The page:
Mitochondria play a central role in cellular energy production, and their dysfunction can trigger a compensatory increase in glycolytic flux to sustain cellular ATP levels. Here, we studied the mechanism of this homeostatic phenomenon in C2C12 myoblasts. Acute (30 min) mitoenergetic dysfunction induced by the mitochondrial inhibitors piericidin A and antimycin A stimulated Glut1-mediated glucose uptake without altering Glut1 (also known as SLC2A1) mRNA or plasma membrane levels. The serine/threonine liver kinase B1 (LKB1; also known as STK11) and AMP-activated protein kinase (AMPK) played a central role in this stimulation. In contrast, ataxia-telangiectasia mutated (ATM; a potential AMPK kinase) and hydroethidium (HEt)-oxidizing reactive oxygen species (ROS; increased in piericidin-A- and antimycin-A-treated cells) appeared not to be involved in the stimulation of glucose uptake. Treatment with mitochondrial inhibitors increased NAD+ and NADH levels (associated with a lower NAD+:NADH ratio) but did not affect the level of Glut1 acetylation. Stimulation of glucose uptake was greatly reduced by chemical inhibition of Sirt2 or mTOR–RAPTOR. We propose that mitochondrial dysfunction triggers LKB1-mediated AMPK activation, which stimulates Sirt2 phosphorylation, leading to activation of mTOR–RAPTOR and Glut1-mediated glucose uptake.
Glucose is one of the main substrates for ATP production and enters the cell through a family of facilitative glucose transporters (Gluts) (Zhao and Keating, 2007). Glut-mediated glucose transport depends on the difference between the extracellular ([GLC]ext) and cytosolic glucose ([GLC]c) concentration. In the cytosol, glucose is phosphorylated by hexokinase to form glucose-6-phosphate (G6P). This process co-determines the magnitude of the glucose gradient across the plasma membrane and, thereby, the rate of Glut-mediated glucose influx (Barros et al., 2007). Glucose is converted by the glycolysis pathway into pyruvate, which generates ATP. Pyruvate can be taken up by the mitochondria, where it is converted into acetyl coenzyme A. Subsequent oxidation through the tricarboxylic acid (TCA) cycle yields NADH and FADH2, which are oxidized by complex I and complex II, respectively, of the mitochondrial oxidative phosphorylation (OXPHOS) system. The OXPHOS system uses the energy released through electron transport to generate ATP through chemiosmotic coupling (Mitchell, 1961). Each OXPHOS complex comprises multiple subunits and requires the assistance of proteinaceous assembly factors to catalyze its biogenesis (Acin-Perez and Enriquez, 2014; Nouws et al., 2012). Mutations in structural subunits or assembly chaperones induce mitochondrial disease in humans (Koene et al., 2012; Loeffen et al., 2000; van den Heuvel and Smeitink, 2001). Inherited complex-I deficiencies are the most common OXPHOS disorders (Bénit et al., 2009), whereas myopathy has been linked to an off-target effect of statins on complex III (Schirris et al., 2015). Moreover, empirical evidence suggests that inhibition of complex I mediates the action of the antidiabetic drug metformin and is relevant in cancer treatment (Chen et al., 2007; Schöckel et al., 2015; Vatrinet et al., 2015; Zhang et al., 2014). In addition to genetic errors of energy metabolism, mitoenergetic dysfunction has also been linked to diabetes, obesity and neurodegenerative disorders (Carelli et al., 2009; Chandra and Singh, 2011; Correia et al., 2012; Costa and Scorrano, 2012; Finsterer and Mahjoub, 2013; Koopman et al., 2013; Martin, 2011; Patti and Corvera, 2010; Ritov et al., 2010; Swerdlow, 2012).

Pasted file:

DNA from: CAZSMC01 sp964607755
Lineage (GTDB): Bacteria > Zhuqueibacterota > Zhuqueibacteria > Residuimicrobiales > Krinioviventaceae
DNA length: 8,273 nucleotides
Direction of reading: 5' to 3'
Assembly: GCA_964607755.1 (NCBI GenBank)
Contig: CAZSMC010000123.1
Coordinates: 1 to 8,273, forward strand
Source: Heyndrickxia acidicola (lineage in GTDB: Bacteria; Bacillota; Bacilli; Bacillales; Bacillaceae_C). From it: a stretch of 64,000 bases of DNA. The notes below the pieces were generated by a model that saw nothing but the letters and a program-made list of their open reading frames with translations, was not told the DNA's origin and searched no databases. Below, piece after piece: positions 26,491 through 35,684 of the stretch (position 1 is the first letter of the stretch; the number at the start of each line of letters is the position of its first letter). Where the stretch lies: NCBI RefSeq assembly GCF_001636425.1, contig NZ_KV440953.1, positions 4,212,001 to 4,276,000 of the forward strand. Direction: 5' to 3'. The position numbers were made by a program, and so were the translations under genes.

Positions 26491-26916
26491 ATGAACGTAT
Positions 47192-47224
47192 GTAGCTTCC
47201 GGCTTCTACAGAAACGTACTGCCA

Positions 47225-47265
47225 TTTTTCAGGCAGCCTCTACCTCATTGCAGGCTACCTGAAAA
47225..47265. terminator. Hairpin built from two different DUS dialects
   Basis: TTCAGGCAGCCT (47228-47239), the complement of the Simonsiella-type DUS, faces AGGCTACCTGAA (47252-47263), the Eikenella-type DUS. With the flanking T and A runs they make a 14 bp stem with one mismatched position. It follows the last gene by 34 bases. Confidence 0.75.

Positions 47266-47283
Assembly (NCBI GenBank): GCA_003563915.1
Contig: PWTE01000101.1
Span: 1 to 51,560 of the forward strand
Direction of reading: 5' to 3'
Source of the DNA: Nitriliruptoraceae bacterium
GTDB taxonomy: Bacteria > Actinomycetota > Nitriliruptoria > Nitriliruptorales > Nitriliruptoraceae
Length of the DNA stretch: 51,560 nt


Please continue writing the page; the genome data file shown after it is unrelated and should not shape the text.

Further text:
To cope with mitoenergetic dysfunction and prevent energy crisis, cells can increase their glycolytic rate and thereby ATP production (Elstrom et al., 2004; Epstein et al., 2014; Liemburg-Apers et al., 2015a). For instance, an increased glycolytic rate has been observed in fibroblasts from individuals with myoclonic epilepsy and ragged-red fibers (MERRF) syndrome (Wu and Wei, 2012) and in cells chronically treated with the complex-I inhibitor rotenone (Distelmaier et al., 2015). Also, silencing of the complex-I gene NDUFS3 triggers a glycolytic switch (Suhane et al., 2013). To increase the glycolytic rate, cells can stimulate Glut-mediated glucose uptake (Barros et al., 2007). The Glut family comprises 14 members, among which Glut1 (also known as SLC2A1) is the best-studied and most abundant isoform in proliferating cells (Mann et al., 2003). Glut1 is an integral membrane glycoprotein comprising 12 membrane-spanning α-helices (Mueckler et al., 1985). Mechanistically, Glut1 transport capacity can be stimulated by (i) increasing the translocation of Glut1-containing vesicles from the cytosol to the plasma membrane (Cura and Carruthers, 2012; Jing et al., 2008; Wheeler, 1988) or (ii) stimulating the activity of Glut1 transporters that are already present at the plasma membrane (Abbud et al., 2000; Barnes et al., 2002; Hamrahian et al., 1999; Loaiza et al., 2003; Mercado et al., 1989; Shetty et al., 1993; Shi et al., 1995). In a recent study (Liemburg-Apers et al., 2015a), we have demonstrated that acute (30 min) inhibition of complex I (with piericidin A) or of complex III (with antimycin A) increases glucose uptake and consumption in C2C12 myoblasts. This suggests that mitoenergetic dysfunction evokes a rapid compensatory increase in steady-state glucose uptake and consumption to prevent energy crisis in cells that are compromised in mitochondrial ATP generation. Here, we provide evidence suggesting that this compensatory process involves the stimulation of Glut1 activity through a mechanism requiring LKB1 (also known as STK11), AMPK, Sirt2 and the mTOR–RAPTOR complex.